Criminal cases in Florida have a very specific flow or process. For example, someone gets arrested, they go to jail, they post bond. If they don’t post bond before initial appearance, they’ll go before an initial appearance judge to verify that there was a basis for the arrest and make sure that a bond is set if it’s a bondable offense. After the initial appearance, if the state attorney’s office chooses to file formal charges or if the prosecuting entity chooses to file formal charges, you’ll go before the court on what’s called an arraignment. After an arraignment, which is a formal notice to you of what the charges are, your case will be scheduled for either a pre-trial conference or some type of docket sounding when you, your lawyer, the prosecutor and the judge will discuss the status of the case. These things take weeks and sometimes they even take months in more serious offenses. Consult with your attorney about what you can expect from him or her as it relates to the timetable of your case, what each of these proceedings might require of you, and how you can best assist your attorney in making sure that you’re well-prepared for those various appearances.

What is the difference between detention and arrest in Florida?

In Florida, a detention isn’t as formal as an arrest, meaning you can be detained if an officer believes they have reasonable suspicion that a crime was committed, is being committed, or is about to be committed. The level of suspicion necessary for a detention is lower than the level necessary to make an arrest. That’s one of the primary distinctions. Another distinction is if you’re being detained, and you’re being detained in a way that you’re not free to leave, and you’re being questioned, at that point it’s actually similar to arrest, in that in both scenarios you’re entitled to be Mirandized if they’re going to question you and they want those statements that you make in response to those questions to be admissible in court. They’re similar but distinct enough that it may have a role, or play a role, in whether or not you should be Mirandized, and whether or not you have right to counsel at that point. Those are the primary distinctions between detention and arrest.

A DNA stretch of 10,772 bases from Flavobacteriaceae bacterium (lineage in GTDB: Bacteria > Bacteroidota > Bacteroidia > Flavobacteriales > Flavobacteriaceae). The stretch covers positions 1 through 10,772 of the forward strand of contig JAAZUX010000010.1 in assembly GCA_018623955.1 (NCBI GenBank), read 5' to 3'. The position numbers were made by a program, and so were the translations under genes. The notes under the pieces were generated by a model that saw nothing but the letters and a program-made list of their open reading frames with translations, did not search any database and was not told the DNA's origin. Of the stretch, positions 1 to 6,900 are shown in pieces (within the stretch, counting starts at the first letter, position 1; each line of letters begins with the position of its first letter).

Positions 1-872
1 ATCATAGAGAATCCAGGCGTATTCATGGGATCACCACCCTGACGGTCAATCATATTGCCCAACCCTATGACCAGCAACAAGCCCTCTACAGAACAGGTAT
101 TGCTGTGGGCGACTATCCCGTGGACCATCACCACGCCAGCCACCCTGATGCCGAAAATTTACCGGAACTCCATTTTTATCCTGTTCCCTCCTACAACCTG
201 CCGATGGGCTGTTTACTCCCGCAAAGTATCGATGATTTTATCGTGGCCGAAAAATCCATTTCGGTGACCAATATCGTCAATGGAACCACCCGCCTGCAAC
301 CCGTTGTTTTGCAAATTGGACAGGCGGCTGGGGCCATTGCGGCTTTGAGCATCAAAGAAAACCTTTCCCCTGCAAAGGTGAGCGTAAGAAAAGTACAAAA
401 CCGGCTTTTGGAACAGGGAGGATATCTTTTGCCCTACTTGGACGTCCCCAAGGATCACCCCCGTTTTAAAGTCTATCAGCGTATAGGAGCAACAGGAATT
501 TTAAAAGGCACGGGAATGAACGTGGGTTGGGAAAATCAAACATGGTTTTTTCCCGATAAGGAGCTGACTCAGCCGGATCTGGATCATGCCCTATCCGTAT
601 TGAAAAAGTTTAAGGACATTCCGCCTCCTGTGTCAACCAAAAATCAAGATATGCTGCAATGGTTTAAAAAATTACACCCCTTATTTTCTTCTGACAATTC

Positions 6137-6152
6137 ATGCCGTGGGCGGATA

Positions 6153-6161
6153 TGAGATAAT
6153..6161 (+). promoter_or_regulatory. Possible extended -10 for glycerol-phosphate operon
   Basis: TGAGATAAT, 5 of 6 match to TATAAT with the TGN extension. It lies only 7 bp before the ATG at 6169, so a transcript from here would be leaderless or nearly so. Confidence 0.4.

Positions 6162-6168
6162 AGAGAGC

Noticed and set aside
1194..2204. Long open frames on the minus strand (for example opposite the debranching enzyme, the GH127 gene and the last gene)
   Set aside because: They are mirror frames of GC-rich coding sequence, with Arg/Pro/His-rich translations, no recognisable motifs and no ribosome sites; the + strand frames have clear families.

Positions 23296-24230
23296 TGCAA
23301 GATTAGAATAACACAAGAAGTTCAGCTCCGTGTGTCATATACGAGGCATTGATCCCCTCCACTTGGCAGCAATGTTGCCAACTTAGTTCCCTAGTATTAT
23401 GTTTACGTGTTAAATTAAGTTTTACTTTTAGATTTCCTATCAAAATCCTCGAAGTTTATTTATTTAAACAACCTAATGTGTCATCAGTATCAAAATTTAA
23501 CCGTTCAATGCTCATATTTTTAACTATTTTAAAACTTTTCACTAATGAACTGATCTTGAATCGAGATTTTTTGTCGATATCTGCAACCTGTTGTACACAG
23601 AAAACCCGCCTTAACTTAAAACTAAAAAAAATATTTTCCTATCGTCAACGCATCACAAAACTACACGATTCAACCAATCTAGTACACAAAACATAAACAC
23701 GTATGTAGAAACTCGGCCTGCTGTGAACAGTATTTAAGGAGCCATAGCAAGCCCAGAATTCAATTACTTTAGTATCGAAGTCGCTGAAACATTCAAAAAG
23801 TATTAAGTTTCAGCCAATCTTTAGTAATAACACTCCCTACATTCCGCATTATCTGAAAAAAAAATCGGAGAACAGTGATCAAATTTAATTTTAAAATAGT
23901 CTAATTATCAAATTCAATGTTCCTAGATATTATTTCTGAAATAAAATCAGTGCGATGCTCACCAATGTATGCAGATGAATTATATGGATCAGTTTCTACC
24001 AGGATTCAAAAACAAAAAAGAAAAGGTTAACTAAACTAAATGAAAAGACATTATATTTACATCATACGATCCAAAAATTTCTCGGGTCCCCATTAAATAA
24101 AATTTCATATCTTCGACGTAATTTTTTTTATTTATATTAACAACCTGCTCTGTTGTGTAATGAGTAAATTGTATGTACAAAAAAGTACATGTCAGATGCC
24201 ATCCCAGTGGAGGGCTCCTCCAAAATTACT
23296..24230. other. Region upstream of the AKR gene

What is the difference between sexual assault and rape in Florida?

Rape and Sexual Assault are really interchangeable terms. Anytime somebody is accused of committing a sex offense where violence is used for the purposes of committing or attempting to commit a rape, we’re dealing with sexual assaults. Those terms are somewhat interchangeable, one being a little more formal, the other being a little more conversational, but the conduct alleged is really the same. It’s a very serious high-ranking felony offense. It’s one that typically scores a number of years, even as a first-time offender, in prison. It also requires lifetime registration as a sex offender, which comes with a whole slew of additional consequences and considerations. If you or a loved one is being accused of any type of sexual conduct or sexual violence it is imperative that you not speak to anybody about the case other than a lawyer, and other than in a confidential setting because those charges are very serious, and need to be treated with the utmost consideration.

What should I do if I get a call that a loved one has been arrested?

If a loved one’s been arrested, I’d make two phone calls. First, call an attorney. Find out what information they might be able to secure for you to assist in determining are they bondable, can they be released from jail, and what are the conditions. The lawyer may be able to point you in the right direction as to posting a cash bond or even going through a bondsman. If the attorney’s not able to answer some of the bond questions, the second call would be to contact the bondsman directly. Bondsman will be able to assist you in posting a bond in higher cases. If the bond is only two or three hundred dollars, you can certainly always post it in cash. The cash bond will stay with the case until the case is closed and at the end of that case will either be applied to the court costs or returned to the depositor. If you need to get help on securing your loved one’s release, call a lawyer and/or call a bondsman.

Police Interaction FAQ